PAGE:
When Secretary of State Jena Griswold announced the creation of a new “Campaign Enforcement Division” in her office, she pledged she would not be involved in any decisions around campaign finance complaints.
Instead, she promised, nonpartisan staff and her Deputy would have control over campaign finance enforcement decisions.
However, new documents obtained by the Colorado Sun suggest Griswold may be actively undermining the nonpartisan staff in the enforcement division to target her perceived political opponents.
At issue is a complaint that was filed against the conservative nonprofit Unite for Colorado, which nonpartisan attorneys in the Campaign Finance Enforcement division recommended be dismissed.
However, after the nonpartisan staff made their recommendation, something peculiar happened.
The Sun reported Griswold emailed her former Deputy Ian Rayder on January 5th to schedule a meeting to personally discuss the complaint against Unite.
Barely a week later, according to the Sun, Rayder denied a motion to dismiss the complaint:
“Please work to get time in my schedule for my review,” Griswold wrote to Ian Rayder, the former deputy secretary of state, in a Jan. 5 email. “Ian, please review first.”
The subject of the review was a campaign finance complaint against nonprofit Unite for Colorado that claimed the conservative group should have registered as an issue committee because it spent $1.7 million to help gather signatures for two 2020 ballot initiatives.
Lawyers in the Campaign Finance Enforcement unit, which is housed in Griswold’s office, recommended that the complaint be dismissed because Unite for Colorado also spent heavily on other political activities separate from the ballot initiatives on taxes and fees. But on Jan. 11, Rayder denied the motion to dismiss the complaint. The matter is now before an administrative law judge. [emphasis added]
Griswold also involved herself in another complaint against Colorado Stop the Wolf Coalition, which she also emailed Rayder to set up a meeting to discuss.
Curiously, according to the Sun, the day before her office’s ruling Rayder emailed Griswold a “link to the coalition’s steering committee, which is led by Denny Behrens, who also was the registered agent for Stop the Wolf PAC.”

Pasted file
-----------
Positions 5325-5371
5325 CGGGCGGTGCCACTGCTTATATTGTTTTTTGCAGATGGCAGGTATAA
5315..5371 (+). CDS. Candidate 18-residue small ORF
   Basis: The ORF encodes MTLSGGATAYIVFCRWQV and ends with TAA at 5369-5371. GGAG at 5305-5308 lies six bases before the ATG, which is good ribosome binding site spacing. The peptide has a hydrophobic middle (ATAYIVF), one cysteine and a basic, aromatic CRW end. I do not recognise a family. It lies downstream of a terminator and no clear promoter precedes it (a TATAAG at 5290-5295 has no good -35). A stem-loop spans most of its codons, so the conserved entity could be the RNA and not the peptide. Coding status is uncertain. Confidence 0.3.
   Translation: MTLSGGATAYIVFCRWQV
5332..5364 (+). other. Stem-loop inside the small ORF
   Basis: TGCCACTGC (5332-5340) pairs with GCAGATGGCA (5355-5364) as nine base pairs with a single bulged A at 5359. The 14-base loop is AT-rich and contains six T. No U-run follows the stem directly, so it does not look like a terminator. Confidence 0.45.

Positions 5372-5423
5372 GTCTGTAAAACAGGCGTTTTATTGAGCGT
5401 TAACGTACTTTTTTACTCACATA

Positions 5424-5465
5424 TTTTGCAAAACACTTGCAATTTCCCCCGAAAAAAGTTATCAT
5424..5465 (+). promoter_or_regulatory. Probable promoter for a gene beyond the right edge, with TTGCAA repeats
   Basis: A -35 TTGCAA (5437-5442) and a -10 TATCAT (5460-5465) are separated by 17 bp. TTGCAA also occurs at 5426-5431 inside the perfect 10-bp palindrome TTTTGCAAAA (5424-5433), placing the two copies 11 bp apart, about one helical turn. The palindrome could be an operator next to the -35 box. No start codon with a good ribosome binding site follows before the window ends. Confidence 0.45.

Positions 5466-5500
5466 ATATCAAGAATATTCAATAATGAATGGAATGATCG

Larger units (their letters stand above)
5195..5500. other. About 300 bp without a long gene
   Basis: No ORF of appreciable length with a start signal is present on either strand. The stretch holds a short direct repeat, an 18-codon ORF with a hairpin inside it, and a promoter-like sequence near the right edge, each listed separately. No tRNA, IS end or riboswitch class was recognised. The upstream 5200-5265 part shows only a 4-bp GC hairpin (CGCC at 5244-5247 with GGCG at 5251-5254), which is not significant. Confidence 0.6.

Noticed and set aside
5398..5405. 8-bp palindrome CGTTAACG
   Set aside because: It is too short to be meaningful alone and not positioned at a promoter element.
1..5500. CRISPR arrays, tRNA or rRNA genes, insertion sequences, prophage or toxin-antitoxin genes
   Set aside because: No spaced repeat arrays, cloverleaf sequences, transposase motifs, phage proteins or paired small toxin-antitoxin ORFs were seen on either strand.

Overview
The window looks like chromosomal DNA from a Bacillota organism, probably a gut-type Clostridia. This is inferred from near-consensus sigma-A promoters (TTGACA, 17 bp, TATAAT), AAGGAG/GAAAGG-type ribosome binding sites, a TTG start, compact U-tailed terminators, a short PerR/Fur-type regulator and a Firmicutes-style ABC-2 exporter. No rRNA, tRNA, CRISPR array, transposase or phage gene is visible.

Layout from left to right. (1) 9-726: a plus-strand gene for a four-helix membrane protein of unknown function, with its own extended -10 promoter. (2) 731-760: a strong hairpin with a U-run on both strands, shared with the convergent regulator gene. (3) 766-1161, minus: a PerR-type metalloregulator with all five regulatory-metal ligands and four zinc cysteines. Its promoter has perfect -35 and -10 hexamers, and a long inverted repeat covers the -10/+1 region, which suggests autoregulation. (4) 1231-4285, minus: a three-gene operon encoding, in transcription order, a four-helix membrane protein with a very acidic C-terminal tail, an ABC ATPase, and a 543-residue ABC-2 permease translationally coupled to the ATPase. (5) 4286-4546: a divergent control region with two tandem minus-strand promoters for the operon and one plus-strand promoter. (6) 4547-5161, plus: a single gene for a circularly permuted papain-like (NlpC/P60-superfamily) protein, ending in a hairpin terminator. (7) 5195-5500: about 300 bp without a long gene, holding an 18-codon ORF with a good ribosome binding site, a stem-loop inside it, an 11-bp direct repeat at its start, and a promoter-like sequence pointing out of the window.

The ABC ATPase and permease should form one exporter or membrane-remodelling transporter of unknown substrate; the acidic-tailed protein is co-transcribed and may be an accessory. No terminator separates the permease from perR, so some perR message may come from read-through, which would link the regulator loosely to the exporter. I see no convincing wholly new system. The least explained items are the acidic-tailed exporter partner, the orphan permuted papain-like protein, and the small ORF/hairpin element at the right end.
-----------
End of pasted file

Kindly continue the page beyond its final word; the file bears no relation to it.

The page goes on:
Griswold’s office rejected an administrative law judge’s recommended $1000 fine for the group and instead levied a $22,000 fine against the nonprofit, effectively bankrupting the organization.
To say these episodes demonstrate an incredibly disturbing pattern of behavior for the Secretary of State’s office is an understatement.
Adding to the intrigue is Rayder, a key figure in these disclosed emails, left Griswold’s office shortly after the time period in question.
Rayder’s departure has been something of a pattern for Griswold whose office has experienced record turnover since she was elected.
Griswold’s former Legislative Liaison Reese Edwards ripped Griswold’s competency in a LinkedIn post that was deleted after Peak published it in January.
Given the overwhelmingly positive nature of LinkedIn I will keep to the platform’s general ethos by only pointing out that this office has over 200% turnover within its executive team in less than two years under current leadership. There are other opportunities that are better suited for talented individuals looking to make an impact in Colorado.
An appointee of California Gov. Gavin Newsom Maral Farsi also deleted her reply to Edwards, in which she praised him for staying positive about his experience.
The bottom line is Griswold’s incompetent and partisan behavior is destroying the reputation of the Colorado Secretary of State’s office.
How much longer will it be before the rest of the Colorado press takes notice?